[:en]Relevance of Canadian health care evaluation project (CANHELP) questionnaire in Assessment of Satisfaction of End of Life Care provided in patients and families receiving Home Based Palliative Care: A pilot study[:ro]Relevanța proiectului canadian de evaluare a stării de sănătate (CANHELP), chestionar de evaluare a satisfacției la sfârșitul vieții la pacienții și familiile acestora care au primit îngrijiri paliative la domiciliu: un studiu pilot[:]

[:en]Arunangshu Ghoshal, MD (a), Anuja Damani, MD (a), Naveen Salins, MD (b), MaryAnn Muckaden, MD, MSc, radiotherapy (c)

(a): resident doctor
(b): associate professor, general medicine
(c): professor and head of Radiation Oncology
(a,b,c): palliative medicine, Department of Palliative Medicine, Tata Memorial Centre, Mumbai, India

Corresponding author: Dr. Arunangshu Ghoshal: arun.bata@yahoo.com

Abstract

Introduction:
Good palliative care provision should culminate in a high quality end-of-life (EOL) care. The Canadian Health Care Evaluation Project (CANHELP) questionnaire assesses the patient and family satisfaction with provided EOL care.

Aims:
To study the relevance of the CANHELP questionnaire in patients and families enrolled in home based palliative care, to identify unmet needs of end of life care, and to bridge the gaps in care provision.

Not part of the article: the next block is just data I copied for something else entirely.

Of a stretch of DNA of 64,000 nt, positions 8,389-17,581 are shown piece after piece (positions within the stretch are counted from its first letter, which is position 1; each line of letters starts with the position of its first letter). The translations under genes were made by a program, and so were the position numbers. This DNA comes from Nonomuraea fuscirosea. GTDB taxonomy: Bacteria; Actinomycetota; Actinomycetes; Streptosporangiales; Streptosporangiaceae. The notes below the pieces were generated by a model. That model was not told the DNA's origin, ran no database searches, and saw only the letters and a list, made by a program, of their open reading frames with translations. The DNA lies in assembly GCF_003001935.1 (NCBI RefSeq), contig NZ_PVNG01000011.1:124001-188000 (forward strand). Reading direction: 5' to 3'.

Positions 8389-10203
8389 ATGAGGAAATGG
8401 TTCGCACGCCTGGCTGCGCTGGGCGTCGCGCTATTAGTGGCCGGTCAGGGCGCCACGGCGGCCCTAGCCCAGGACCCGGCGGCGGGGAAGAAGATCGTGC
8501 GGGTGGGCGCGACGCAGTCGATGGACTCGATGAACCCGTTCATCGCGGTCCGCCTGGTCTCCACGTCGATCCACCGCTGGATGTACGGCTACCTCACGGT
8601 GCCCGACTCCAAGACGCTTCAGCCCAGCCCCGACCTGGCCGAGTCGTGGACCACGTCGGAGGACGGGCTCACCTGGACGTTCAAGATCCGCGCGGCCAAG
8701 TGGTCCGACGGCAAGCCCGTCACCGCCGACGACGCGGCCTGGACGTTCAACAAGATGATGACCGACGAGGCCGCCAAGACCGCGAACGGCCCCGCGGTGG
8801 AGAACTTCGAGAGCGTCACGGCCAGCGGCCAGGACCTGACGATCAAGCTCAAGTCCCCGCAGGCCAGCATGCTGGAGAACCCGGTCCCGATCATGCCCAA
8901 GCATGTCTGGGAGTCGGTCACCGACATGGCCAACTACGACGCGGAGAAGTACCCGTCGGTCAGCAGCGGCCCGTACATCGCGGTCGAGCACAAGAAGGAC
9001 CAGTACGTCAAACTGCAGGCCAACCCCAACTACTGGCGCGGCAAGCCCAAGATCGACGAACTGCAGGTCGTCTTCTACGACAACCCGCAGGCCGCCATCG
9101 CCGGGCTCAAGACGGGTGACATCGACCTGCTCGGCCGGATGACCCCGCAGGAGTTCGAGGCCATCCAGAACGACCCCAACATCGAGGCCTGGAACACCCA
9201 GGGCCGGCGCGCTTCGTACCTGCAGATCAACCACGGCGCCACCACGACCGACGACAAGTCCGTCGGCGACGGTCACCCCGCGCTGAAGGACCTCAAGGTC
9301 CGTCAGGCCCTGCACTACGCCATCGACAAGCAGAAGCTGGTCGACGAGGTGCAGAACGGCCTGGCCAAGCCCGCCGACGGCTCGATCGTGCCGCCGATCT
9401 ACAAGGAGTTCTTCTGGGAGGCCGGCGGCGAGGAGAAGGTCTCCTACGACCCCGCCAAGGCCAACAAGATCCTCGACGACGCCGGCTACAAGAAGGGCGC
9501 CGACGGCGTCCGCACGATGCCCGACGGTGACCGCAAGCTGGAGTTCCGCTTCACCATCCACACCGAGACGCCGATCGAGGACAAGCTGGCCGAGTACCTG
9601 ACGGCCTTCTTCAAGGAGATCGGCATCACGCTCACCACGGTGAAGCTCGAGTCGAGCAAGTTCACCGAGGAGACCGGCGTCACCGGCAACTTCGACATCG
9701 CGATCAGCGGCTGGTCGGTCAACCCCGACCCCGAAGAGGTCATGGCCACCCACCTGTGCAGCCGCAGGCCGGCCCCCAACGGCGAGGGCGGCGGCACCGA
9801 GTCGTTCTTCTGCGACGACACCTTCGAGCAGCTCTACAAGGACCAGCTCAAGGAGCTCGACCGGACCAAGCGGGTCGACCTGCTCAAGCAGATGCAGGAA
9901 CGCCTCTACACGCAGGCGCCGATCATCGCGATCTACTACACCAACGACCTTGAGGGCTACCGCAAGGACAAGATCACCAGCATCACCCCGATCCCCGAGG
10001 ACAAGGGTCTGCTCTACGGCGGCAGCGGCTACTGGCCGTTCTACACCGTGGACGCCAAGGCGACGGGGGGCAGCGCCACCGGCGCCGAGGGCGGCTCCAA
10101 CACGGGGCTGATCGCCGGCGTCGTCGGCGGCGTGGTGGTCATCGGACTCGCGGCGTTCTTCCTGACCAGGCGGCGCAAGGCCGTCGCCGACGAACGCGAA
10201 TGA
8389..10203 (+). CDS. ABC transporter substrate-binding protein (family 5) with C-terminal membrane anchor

Methods:
A cross-sectional study conducted in patients and their families who are enrolled for home based palliative care with the Palliative Medicine Department. The CANHELP questionnaire is a 1-5 Likert scale assessing satisfaction of EOL care provided with 38 patient centred questions and 40 family centred questions.

Results:
Both patients and their caregivers gave highest importance to illness management (patient mean 67.63 sd 2.67, caregiver mean 45.83, sd 7.56), and expressed highest satisfaction (patient mean 58.58 sd 5.61, caregiver mean 40.33 sd 5.55). Significant differences were found in importance and satisfaction regarding illness management (p<0.001), benefit of communication and decision-making (p<0.001), well-being (p<0.001), general satisfaction of care received (p<0.001) between patients and their families. There are communication gaps regarding discussions about the use of life sustaining technologies, comfortable talking with relative about his/her illness, dying, and death and discussions with relative during the past month about wishes for future care in the event he or she is unable to make those decisions which needs to be improved.

Conclusion:
The CANHELP questionnaire is relevant to patients and their families in assessing satisfaction of EOL care services provided.

Key words: home based care, palliative care, CANHELP questionnaire, end of life care, satisfaction with care

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